Ontario Estates & Wills

Joint Tenants

There are two types of ownership on properties. One is call “joint tenants,” and the other is “tenants in common”. What is the difference between the two? In most cases, joint tenancy is the most common for property as well as bank accounts etc. This means that on the death of one owner, the surviving joint owner automatically acquires your interest in the property. This is known as the “right of survivorship.” Sometimes persons joining together to offer 1st and 2nd mortgages have a joint tenancy arrangement as well. Also it is common for bank accounts to be opened under joint tenancy,
In cases like the above, the interest in the bank accounts, mortgage holdings and the property will not be part of the estate of a joint owner who has passed therefore it is not provided to the beneficiaries named in the persons will.

Tenants in Common

Again there are the two options for Co-owners of property. I have already briefly described “joint tenants” and generally both persons would be on title of property together and they normally share identical rights of possession because for legal purposes they are considered as a single owner . On the other hand, Tenants in common most likely will have different proportions or shares of the property. The key part of Tenants in Common is that when one party passes away, their interest in the property will fall into the estate of that deceased person. The proceeds will then be distributed in accordance with the deceased persons will. It is not passed by the right of survivorship.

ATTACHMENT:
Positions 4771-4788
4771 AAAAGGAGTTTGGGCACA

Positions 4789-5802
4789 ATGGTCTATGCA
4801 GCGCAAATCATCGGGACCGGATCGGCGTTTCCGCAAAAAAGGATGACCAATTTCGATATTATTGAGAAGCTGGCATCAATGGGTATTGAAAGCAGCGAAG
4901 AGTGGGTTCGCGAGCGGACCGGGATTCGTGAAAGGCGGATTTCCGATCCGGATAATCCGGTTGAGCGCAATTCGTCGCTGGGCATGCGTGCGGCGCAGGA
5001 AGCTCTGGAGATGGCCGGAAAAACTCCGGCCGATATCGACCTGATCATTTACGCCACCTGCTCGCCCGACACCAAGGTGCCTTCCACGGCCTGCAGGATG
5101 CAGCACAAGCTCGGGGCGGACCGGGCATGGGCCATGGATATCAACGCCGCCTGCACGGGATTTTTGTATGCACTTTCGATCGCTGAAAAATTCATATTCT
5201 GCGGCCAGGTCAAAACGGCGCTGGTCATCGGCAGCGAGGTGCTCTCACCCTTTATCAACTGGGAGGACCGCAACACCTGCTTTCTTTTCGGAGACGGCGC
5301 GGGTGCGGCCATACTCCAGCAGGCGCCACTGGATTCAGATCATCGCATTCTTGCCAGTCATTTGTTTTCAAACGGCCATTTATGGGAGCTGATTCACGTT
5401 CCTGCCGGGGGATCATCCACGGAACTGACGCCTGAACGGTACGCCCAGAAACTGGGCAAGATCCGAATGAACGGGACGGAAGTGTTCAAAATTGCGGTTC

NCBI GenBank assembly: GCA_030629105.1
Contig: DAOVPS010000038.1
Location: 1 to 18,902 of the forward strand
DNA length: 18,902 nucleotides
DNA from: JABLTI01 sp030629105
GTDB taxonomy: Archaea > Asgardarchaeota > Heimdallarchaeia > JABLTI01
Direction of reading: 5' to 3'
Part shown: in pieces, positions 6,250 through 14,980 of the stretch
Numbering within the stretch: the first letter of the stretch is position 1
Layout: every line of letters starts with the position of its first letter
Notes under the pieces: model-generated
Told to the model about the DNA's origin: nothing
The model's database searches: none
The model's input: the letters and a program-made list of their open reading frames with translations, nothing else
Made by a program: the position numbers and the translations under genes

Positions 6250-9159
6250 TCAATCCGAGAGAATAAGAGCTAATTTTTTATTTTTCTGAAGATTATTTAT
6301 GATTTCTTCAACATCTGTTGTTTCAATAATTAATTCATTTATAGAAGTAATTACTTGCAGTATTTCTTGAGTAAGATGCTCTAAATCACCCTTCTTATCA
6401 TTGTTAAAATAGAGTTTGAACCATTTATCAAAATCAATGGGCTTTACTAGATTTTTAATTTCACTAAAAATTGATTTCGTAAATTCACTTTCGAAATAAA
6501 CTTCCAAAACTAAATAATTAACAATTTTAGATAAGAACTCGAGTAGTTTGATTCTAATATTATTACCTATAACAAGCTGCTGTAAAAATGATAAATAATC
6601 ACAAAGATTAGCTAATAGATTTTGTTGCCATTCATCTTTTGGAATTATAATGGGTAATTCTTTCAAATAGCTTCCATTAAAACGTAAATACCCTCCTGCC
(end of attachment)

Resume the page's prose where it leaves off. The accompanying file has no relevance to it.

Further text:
Advantages and disadvantages of joint tenancy
In joint tenancies, the property does not become part of the estate therefore it is not subject to probate to change the registration of title nor is it subjected to any claims from creditors.
A key thing to remember for those who decided to add their childs name to their title I that you have given away part ownership of your property as well part of the value of the property. It is also no longer in your full control and it could become an issue for claims from spouses via matrimonial law guidelines etc. You are also unable to sell unless all parties on title agree so you are limited on what you can do if you decide to dispose of the property.
Income tax is also a consideration unless the property is a principle residence but it is recommended that before making any of these decisions, it is advisable to speak with an estate lawyer and accountant.

Learn More and Hire a Professional 

Creating a joint tenancy is a huge decision, equally ending a joint tenancy is as well. Will, Powers of Attorney, or other estate issues are best to be handled through a Wills & Estate lawyers

This quick overview is only to provide some general information.  We have had many situations when it comes to estate sales and it is much better for everyone to have as much information at hand as possible.